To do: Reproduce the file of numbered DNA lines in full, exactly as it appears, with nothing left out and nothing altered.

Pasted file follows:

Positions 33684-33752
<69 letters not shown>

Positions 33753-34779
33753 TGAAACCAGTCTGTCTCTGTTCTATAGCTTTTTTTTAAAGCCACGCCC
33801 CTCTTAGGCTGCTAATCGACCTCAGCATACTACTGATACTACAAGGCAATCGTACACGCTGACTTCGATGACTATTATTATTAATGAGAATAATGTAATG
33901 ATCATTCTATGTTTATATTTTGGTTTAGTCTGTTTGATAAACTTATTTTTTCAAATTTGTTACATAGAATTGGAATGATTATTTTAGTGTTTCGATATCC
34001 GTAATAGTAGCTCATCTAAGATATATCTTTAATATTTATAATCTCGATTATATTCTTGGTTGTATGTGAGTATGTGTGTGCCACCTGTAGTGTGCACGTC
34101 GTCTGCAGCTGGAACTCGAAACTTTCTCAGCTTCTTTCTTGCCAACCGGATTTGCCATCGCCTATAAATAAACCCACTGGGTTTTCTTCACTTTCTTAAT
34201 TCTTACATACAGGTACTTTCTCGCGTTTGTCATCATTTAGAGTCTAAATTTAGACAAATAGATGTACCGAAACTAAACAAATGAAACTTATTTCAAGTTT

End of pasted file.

Positions 33684-33752
<69 letters not shown>

Positions 33753-34779
33753 TGAAACCAGTCTGTCTCTGTTCTATAGCTTTTTTTTAAAGCCACGCCC
33801 CTCTTAGGCTGCTAATCGACCTCAGCATACTACTGATACTACAAGGCAATCGTACACGCTGACTTCGATGACTATTATTATTAATGAGAATAATGTAATG
33901 ATCATTCTATGTTTATATTTTGGTTTAGTCTGTTTGATAAACTTATTTTTTCAAATTTGTTACATAGAATTGGAATGATTATTTTAGTGTTTCGATATCC
34001 GTAATAGTAGCTCATCTAAGATATATCTTTAATATTTATAATCTCGATTATATTCTTGGTTGTATGTGAGTATGTGTGTGCCACCTGTAGTGTGCACGTC
34101 GTCTGCAGCTGGAACTCGAAACTTTCTCAGCTTCTTTCTTGCCAACCGGATTTGCCATCGCCTATAAATAAACCCACTGGGTTTTCTTCACTTTCTTAAT
34201 TCTTACATACAGGTACTTTCTCGCGTTTGTCATCATTTAGAGTCTAAATTTAGACAAATAGATGTACCGAAACTAAACAAATGAAACTTATTTCAAGTTT